If you have a criminal conviction on your record, you probably know just how difficult it can be to find an employer willing to take a chance on you. Even if you are the most qualified applicant for a job from an experience or credentials standpoint, even if you charm and impress your prospective employer in the interview, your application can still be thrown out due to an unflattering background check.
However, job seekers with a criminal conviction or two on their record aren’t the only ones who have to worry about a background check ruining their employment chances. On the contrary, even if you think your background is squeaky clean, some background check reports can tell a different story.
Myths About Background Checks
Many people believe that background checks are a lot like credit reports, with a central database where every individual has a unique ID like social security number, making it easy to check what record belong to whom and which consistently returns accurate reports. But criminal records, civil court documents, warrants, sex offender registries and other resources used to compile background checks are scattered far and wide. Private criminal database companies have stepped into this void to create national criminal databases that can be searched instantly using a name and an address.
Public Records are NOT a Substitute for a Background Check
Unfortunately, no public court documents contain a social security number or other unique identifier. Most will have the full name and either a full or partial date of birth to help in matching records with searches, making it possible that someone else’s record is reported when they search for you.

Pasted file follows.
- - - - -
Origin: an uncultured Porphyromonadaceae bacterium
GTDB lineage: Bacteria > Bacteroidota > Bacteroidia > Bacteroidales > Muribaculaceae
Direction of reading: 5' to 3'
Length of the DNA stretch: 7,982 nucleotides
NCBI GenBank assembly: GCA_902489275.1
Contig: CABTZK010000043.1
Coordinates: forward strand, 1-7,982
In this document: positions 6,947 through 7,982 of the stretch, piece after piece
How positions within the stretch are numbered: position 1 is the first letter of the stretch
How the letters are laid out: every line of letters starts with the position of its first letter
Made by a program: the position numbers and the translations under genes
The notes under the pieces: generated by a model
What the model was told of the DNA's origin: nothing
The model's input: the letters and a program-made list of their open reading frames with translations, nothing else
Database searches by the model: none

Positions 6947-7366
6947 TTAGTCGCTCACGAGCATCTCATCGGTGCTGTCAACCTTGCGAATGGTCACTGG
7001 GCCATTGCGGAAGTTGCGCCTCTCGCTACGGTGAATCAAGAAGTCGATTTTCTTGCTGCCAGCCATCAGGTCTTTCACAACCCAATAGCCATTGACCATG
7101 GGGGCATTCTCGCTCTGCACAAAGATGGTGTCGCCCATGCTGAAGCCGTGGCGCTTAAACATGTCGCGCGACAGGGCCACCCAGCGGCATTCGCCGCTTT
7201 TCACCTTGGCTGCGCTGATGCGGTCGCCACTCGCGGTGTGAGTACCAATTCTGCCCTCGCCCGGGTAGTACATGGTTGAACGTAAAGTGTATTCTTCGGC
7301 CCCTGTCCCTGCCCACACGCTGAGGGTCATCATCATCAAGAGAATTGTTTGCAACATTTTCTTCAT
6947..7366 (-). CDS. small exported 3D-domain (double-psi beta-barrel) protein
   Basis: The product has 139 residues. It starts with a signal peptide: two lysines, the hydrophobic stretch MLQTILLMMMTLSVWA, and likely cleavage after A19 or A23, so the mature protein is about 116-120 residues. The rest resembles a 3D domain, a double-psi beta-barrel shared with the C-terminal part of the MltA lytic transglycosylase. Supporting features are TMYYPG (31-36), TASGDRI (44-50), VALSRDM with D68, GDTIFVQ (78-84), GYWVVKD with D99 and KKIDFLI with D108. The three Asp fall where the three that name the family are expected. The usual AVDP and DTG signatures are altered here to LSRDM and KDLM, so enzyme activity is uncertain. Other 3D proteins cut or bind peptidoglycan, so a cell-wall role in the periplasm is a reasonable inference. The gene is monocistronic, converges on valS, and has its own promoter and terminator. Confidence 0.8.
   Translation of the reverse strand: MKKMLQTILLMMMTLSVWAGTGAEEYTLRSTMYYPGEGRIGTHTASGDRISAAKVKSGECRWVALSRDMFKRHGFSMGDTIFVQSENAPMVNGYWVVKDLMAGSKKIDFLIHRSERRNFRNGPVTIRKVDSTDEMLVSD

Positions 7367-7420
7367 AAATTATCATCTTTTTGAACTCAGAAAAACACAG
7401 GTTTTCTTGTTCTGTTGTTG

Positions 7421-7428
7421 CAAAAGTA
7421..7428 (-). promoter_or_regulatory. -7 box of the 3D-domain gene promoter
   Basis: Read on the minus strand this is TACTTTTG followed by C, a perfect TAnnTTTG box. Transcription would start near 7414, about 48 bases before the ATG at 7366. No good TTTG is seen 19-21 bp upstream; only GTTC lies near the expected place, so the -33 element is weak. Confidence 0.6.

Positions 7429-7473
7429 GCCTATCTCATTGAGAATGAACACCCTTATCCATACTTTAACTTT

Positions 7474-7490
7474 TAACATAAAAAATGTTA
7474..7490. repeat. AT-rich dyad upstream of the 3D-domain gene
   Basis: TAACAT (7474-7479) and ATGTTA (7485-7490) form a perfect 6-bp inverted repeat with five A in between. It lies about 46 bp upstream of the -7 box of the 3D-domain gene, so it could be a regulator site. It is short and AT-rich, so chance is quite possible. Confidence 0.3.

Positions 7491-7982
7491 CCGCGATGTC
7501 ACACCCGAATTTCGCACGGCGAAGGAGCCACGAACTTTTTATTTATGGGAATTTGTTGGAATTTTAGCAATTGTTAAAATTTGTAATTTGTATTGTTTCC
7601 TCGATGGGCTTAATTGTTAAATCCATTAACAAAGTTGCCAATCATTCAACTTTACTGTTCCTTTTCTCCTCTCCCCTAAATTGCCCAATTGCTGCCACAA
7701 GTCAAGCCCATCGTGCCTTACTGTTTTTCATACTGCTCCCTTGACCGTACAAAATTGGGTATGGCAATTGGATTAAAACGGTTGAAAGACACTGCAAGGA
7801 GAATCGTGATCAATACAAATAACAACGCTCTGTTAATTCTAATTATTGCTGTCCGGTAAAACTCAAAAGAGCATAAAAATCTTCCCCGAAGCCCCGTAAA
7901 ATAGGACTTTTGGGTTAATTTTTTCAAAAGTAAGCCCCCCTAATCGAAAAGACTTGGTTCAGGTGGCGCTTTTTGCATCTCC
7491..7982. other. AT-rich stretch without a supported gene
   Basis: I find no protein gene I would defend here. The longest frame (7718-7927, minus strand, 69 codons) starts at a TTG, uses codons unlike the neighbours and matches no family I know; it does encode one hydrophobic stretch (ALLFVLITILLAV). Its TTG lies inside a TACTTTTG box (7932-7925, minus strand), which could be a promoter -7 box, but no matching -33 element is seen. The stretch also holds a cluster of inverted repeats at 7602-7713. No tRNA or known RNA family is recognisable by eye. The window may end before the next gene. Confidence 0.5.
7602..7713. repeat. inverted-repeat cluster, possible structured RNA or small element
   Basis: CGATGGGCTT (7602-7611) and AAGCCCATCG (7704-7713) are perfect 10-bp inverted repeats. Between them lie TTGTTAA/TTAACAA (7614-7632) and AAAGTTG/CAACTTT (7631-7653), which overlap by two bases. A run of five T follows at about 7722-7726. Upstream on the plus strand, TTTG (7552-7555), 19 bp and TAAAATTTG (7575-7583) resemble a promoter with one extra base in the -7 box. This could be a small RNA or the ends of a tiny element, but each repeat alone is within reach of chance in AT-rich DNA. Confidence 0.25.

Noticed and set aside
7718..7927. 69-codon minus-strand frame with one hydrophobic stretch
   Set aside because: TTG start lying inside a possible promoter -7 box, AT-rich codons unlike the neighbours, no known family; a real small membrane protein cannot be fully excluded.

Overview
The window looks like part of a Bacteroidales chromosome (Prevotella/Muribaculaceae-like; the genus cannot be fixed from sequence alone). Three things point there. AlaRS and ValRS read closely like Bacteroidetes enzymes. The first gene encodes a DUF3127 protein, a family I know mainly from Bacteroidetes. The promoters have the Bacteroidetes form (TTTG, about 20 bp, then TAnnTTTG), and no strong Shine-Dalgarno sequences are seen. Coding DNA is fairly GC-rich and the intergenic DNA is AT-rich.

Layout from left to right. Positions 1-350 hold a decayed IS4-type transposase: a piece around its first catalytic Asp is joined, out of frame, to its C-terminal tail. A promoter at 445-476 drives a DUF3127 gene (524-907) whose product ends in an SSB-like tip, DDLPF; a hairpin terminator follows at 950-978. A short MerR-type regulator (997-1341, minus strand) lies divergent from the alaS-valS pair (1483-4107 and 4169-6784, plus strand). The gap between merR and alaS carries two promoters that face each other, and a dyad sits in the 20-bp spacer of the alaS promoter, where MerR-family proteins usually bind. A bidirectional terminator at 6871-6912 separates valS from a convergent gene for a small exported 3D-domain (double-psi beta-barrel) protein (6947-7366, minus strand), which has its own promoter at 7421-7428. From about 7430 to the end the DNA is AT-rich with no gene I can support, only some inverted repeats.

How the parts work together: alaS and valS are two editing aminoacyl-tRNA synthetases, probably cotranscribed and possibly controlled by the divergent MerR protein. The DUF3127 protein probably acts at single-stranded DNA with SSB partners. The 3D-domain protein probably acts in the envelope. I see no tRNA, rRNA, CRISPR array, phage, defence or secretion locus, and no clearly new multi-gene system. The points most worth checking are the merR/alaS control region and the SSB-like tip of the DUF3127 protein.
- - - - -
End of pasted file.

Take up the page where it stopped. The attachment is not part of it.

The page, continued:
Running a Background Check on Yourself
With that in mind, job seekers are well advised to run a background check on themselves before beginning to pursue employment opportunities. Even if you have never committed a crime or gotten so much as a speeding ticket, you can never know what employers are seeing on your background check report unless you take a look yourself. The internet is flush with vendors prepared to offer self-background checks for a modest expense, and such services are worth it for what they can help you discover.
So what are you looking for with a self background check? It depends. There is a good chance that your background check report will look exactly like you expect it to, clean, empty and with nothing out of the ordinary that will raise a red flag for potential employers. If that is the case, then you are all set to move forward with pursuing employment opportunities and scheduling interviews.
However, there is also a chance that, in running a self background check, you will find that your background report is returning either out-of-date information or information that is not about you. It is not uncommon to hear tales about job seekers who missed out on the job of their dreams because their potential employers’ background search pulled up the wrong record. And while various laws and regulations are in place to prevent that from happening, it still happens. If you have a common first and last name, there is a good chance that a criminal record exists that carries your name. As a result, a background check meant to look into your record could turn up crimes and convictions that belong to someone else.
So run a background check on yourself and fix any inaccurate information that may be causing you to miss out on jobs. It’s a hassle to call county and federal courts and go through the process of addressing incorrect background information, but the effort and time will be worth it to control what potential employers are finding when they look into your background.
AUTHOR BIO: Michael Klazema has been developing products for pre-employment screening and improving online customer experiences in the background screening industry since 2009. He is the lead author and editor for a background check blog and community. He lives in Dallas, TX with his family and enjoys the rich culinary histories of various old and new world countries.